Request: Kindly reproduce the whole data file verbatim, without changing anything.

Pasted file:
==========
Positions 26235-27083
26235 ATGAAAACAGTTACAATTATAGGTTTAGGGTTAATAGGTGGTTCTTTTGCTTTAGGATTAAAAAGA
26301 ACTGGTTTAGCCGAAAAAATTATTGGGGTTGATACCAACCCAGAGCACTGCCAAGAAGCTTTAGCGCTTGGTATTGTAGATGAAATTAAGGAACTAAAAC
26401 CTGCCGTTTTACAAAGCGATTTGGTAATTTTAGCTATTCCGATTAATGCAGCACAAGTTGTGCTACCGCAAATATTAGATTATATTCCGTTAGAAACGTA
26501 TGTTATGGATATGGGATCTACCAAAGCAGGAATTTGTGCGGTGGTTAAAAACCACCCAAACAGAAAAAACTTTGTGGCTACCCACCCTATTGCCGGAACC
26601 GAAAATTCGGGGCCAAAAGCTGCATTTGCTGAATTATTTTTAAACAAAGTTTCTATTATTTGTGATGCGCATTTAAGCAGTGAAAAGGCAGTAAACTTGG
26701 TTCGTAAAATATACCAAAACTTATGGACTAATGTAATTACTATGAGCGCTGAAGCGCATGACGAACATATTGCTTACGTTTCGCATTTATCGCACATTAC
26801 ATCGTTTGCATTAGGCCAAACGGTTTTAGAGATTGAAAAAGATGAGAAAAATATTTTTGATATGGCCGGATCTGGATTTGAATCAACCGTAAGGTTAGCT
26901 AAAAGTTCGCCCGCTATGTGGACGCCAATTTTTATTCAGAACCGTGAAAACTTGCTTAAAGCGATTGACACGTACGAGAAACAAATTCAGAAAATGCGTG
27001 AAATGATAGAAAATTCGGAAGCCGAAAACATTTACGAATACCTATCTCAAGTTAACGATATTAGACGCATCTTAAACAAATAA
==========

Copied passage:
Positions 26235-27083
26235 ATGAAAACAGTTACAATTATAGGTTTAGGGTTAATAGGTGGTTCTTTTGCTTTAGGATTAAAAAGA
26301 ACTGGTTTAGCCGAAAAAATTATTGGGGTTGATACCAACCCAGAGCACTGCCAAGAAGCTTTAGCGCTTGGTATTGTAGATGAAATTAAGGAACTAAAAC
26401 CTGCCGTTTTACAAAGCGATTTGGTAATTTTAGCTATTCCGATTAATGCAGCACAAGTTGTGCTACCGCAAATATTAGATTATATTCCGTTAGAAACGTA
26501 TGTTATGGATATGGGATCTACCAAAGCAGGAATTTGTGCGGTGGTTAAAAACCACCCAAACAGAAAAAACTTTGTGGCTACCCACCCTATTGCCGGAACC
26601 GAAAATTCGGGGCCAAAAGCTGCATTTGCTGAATTATTTTTAAACAAAGTTTCTATTATTTGTGATGCGCATTTAAGCAGTGAAAAGGCAGTAAACTTGG
26701 TTCGTAAAATATACCAAAACTTATGGACTAATGTAATTACTATGAGCGCTGAAGCGCATGACGAACATATTGCTTACGTTTCGCATTTATCGCACATTAC
26801 ATCGTTTGCATTAGGCCAAACGGTTTTAGAGATTGAAAAAGATGAGAAAAATATTTTTGATATGGCCGGATCTGGATTTGAATCAACCGTAAGGTTAGCT
26901 AAAAGTTCGCCCGCTATGTGGACGCCAATTTTTATTCAGAACCGTGAAAACTTGCTTAAAGCGATTGACACGTACGAGAAACAAATTCAGAAAATGCGTG
27001 AAATGATAGAAAATTCGGAAGCCGAAAACATTTACGAATACCTATCTCAAGTTAACGATATTAGACGCATCTTAAACAAATAA